• Brandeis University, Heller School for Social Policy and Management, Institute on Assets and Social Policy (IASP), conducting a study...

    The Health Profession Opportunity Grants (HPOG) Program funds demonstration projects that provide training and education to Temporary Assistance for Needy Families recipients and other low-income individuals for occupations in the healthcare field that pay well and are expected to either experience labor shortages or be in high demand. The Office of Planning, Research, and Evaluation (OPRE) is evaluating the HPOG Program using a multipronged strategy to examine program implementation, systems change, and outcomes and impacts for participants.

    The HPOG University Partnership Research Grants (HPOGUP) are part of OPRE’s comprehensive HPOG evaluation strategy and fund studies conducted by university researchers partnering with one or more HPOG program to answer specific questions about how to improve HPOG services within local contexts. In 2016, OPRE awarded a second round of HPOGUP grants (HPOGUP 2.0) to the following universities:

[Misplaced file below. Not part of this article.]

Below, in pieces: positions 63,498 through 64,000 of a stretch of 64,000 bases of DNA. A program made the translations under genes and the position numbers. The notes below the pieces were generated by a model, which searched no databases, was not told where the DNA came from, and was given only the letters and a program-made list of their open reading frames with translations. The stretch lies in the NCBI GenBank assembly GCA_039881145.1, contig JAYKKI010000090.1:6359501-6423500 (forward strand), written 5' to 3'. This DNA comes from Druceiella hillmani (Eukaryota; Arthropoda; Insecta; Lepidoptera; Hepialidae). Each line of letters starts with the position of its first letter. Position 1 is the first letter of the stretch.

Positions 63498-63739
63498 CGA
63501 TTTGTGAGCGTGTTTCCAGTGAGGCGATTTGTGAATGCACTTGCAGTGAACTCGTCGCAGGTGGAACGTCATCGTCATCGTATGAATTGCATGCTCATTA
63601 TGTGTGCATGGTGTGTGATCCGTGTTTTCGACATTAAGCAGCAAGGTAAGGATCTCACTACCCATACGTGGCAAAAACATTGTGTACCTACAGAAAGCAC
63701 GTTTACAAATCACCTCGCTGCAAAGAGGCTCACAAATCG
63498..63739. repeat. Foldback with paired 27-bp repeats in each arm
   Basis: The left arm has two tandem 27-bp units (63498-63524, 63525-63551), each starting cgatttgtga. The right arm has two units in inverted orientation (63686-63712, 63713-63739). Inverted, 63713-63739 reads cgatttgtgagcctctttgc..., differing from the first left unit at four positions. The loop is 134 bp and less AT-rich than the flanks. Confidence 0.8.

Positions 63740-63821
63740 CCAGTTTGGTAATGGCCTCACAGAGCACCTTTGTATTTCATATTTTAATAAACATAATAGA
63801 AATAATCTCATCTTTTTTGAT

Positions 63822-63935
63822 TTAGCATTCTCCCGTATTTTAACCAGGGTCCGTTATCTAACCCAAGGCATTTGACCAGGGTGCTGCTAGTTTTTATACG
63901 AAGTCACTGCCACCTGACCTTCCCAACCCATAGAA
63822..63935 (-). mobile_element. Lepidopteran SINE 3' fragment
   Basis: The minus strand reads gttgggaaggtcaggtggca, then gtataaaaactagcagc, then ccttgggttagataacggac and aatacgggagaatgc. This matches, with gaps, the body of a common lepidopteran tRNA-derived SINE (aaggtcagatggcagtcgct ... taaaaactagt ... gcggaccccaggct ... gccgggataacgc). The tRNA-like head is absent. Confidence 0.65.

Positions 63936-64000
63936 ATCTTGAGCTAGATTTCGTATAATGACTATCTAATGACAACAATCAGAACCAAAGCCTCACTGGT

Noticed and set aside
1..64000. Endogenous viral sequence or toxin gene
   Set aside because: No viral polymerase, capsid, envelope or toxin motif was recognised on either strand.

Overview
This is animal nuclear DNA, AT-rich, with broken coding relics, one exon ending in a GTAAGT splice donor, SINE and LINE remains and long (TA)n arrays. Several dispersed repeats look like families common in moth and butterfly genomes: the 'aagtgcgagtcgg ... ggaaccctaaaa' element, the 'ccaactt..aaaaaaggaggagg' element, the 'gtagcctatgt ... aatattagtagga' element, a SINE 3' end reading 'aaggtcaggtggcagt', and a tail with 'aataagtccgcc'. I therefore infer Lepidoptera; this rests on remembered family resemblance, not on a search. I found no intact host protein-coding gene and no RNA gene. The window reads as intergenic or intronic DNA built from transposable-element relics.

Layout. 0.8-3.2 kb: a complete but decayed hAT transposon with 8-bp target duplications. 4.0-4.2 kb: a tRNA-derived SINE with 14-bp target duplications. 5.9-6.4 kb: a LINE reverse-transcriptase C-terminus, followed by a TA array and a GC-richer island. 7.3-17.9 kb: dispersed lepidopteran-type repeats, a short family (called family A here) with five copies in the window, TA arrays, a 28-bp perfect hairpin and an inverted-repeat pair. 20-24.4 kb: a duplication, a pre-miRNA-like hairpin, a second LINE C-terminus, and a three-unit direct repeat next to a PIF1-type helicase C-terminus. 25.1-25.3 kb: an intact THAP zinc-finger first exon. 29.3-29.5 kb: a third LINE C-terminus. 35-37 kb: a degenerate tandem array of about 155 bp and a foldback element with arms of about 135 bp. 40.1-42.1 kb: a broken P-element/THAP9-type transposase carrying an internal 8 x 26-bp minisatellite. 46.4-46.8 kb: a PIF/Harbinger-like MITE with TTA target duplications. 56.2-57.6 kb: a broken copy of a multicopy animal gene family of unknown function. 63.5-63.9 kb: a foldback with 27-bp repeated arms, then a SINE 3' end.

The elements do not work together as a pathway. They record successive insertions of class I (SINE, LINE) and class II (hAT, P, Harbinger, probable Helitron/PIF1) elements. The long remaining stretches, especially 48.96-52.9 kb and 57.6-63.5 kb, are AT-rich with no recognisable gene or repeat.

• Brandeis University, Heller School for Social Policy and Management, Institute on Assets and Social Policy (IASP), conducting a study titled, Study of Career Advancement and Quality Jobs in Health Care in partnership with the WorkPlace, Inc. in Bridgeport, Connecticut;
    • Loyola University of Chicago, conducting a study titled, Evaluation of Goal-Directed Psychological Capital and Employer Coaching in Health Profession Opportunity Development in partnership with Chicago State University in Chicago, Illinois;
    • Northwestern University, Institute for Policy Research, conducting a study titled, The Northwestern University Two-Generation Study (NU2Gen) of Parent and Child Human Capital Advancement in partnership with the Community Action Project of Tulsa County, (CAP Tulsa) in Oklahoma. (Author introduction)